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Great Plains Highway

 

Cowboys in the days of the long drive spoke of the “ladder of rivers” they had to climb in order to reach the north–each one a treacherous crossing. It was as if the country, according to its waters, were aligned east and west, and so travel north and south was troublesome. The transcontinental railways of the late 19th century, and the interstate highways of the 20th century, also were aligned east and west. Travel north and south remains less smooth, the highways full of jogs and diversions.

If you travel much north and south on the plains, then you either cuss the highways for their indirection, or you learn to love them. North-south routes have more contour than east-west routes. They go up and down across valleys and divides. They connect county seats and small towns point to point, keeping you in touch with the country. They have character. And of all the north-south highways, I would argue that Highway 281 is the highway of the Great Plains.

1872 miles, its endpoints being Brownsville, Texas, on the Rio Grande, and the International Peace Garden, on the Canadian border. 281 crosses the hearts of North Dakota, South Dakota, Nebraska, Kansas, Oklahoma, and Texas.

Highway 281 has other names. In 1960 its entire length was designated by Congress the American Legion Highway. Local groups have also labeled certain sections as Blue Star Memorial highways, commemorating the sacrifices of Americans in service. New Rockford, North Dakota, is one of the places with a Blue Star Memorial Highway alongside Highway 281.

In a literary mood, Nebraska in 1999 declared a stretch of 281 through Webster County to be the Willa Cather Roadway. On the other hand, Nebraska also has labeled the stretch from Hastings to Grand Island the Tom Osborne Expressway–celebrating the legendary football coach who went to Congress for a while and then came back and, as Nebraska’s athletic director, nearly destroyed the Big 12 Conference. Along the Rio Grande, Texans call 281 the Old Military Highway.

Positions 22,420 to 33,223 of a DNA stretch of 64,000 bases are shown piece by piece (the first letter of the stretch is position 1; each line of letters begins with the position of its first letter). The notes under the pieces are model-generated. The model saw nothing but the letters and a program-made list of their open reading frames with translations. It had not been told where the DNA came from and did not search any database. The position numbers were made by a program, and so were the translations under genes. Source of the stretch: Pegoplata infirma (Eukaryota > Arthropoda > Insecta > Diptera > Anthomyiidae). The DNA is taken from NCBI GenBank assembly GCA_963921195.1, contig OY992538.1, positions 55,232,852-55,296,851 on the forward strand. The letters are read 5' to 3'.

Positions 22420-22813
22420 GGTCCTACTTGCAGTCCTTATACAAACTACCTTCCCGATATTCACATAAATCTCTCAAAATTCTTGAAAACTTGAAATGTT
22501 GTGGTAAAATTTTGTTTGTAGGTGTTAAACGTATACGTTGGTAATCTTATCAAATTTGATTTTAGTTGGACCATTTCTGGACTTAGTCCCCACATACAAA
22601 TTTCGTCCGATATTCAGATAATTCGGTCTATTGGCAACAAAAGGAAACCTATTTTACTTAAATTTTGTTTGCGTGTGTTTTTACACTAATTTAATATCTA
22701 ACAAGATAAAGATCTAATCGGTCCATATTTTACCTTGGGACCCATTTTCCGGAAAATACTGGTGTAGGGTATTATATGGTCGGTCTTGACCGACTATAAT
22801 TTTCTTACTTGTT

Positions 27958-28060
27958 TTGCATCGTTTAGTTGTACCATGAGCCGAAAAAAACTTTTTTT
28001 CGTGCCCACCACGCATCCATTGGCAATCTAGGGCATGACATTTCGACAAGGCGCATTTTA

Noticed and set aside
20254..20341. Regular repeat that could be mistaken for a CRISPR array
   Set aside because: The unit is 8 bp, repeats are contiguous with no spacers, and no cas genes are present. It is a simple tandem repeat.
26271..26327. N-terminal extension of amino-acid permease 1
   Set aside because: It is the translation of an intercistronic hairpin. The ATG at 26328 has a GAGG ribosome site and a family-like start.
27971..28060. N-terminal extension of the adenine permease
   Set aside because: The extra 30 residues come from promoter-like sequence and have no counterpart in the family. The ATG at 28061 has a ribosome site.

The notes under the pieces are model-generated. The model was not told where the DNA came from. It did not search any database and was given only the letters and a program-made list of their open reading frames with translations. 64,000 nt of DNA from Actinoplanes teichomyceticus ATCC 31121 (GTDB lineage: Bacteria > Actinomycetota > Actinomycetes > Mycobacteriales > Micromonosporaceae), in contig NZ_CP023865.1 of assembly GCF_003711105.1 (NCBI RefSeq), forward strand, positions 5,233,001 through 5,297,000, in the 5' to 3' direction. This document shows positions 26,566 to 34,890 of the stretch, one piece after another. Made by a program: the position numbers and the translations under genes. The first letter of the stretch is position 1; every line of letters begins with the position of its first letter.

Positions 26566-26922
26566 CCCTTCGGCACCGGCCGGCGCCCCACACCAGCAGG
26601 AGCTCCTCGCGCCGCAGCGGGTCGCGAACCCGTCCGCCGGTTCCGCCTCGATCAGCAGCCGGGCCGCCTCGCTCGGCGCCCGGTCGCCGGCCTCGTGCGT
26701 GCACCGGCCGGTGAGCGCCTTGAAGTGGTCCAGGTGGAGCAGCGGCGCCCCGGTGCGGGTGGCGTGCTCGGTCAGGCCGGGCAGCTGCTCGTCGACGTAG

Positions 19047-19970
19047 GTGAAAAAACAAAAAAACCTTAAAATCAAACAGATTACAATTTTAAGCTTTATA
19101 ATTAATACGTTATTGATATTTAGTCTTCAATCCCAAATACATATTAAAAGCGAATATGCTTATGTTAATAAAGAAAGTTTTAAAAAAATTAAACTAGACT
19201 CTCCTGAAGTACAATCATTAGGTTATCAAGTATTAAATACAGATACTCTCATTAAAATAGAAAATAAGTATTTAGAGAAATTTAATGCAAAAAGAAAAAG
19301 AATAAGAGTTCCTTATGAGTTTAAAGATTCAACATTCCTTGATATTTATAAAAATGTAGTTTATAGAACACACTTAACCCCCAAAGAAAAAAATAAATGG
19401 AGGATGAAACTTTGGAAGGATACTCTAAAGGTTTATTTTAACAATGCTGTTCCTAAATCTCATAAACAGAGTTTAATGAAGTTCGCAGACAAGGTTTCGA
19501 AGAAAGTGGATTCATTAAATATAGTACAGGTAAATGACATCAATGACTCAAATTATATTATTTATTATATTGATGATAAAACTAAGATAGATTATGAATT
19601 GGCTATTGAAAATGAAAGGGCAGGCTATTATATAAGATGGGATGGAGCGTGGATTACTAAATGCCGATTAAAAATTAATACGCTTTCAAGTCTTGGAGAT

Great personages of the Great Plains lived along 281. The law office of Moses P. Kinkaid, author of the Kinkaid Act of 1904, overlooks the junction of highways 20 and 281 in O’Neill, Nebraska. (Across the street is the great old Golden Hotel.) Russell, Kansas, as the blue-painted legend on a grain elevator declares, is the “Home of Bob Dole.” Colorful congressman Sockless Jerry Simpson and ardent prohibitionist Carry Nation both hailed from Medicine Lodge, Kansas. Louis Lamour spent his boyhood in Jamestown, North Dakota.

Highway 281 is studded with points of interest, some celebrated and others obscure, all along its length. At Dunseith the International Peace Garden declares the kinship of two great North American nations. In Portis, Kansas, the modest memorial to Melvin “Tubby” Millar honors the creator of Porky Pig.

At what point, as you proceed south on 281, do you first encounter armadillos as roadkill? Or, where, as you proceed north, do you first run across–literally–ringneck pheasants on the road? I have lots of questions about life along 281, the Great Plains highway.

Some of the things we find as we explore 281 I’ll talk about here, in this column. If you’d like to follow the exploration of Highway 281 more closely, and if you’re a user of social media on the Internet, then get into the Facebook group called “281: Great Plains Highway.” Drive careful, everyone.

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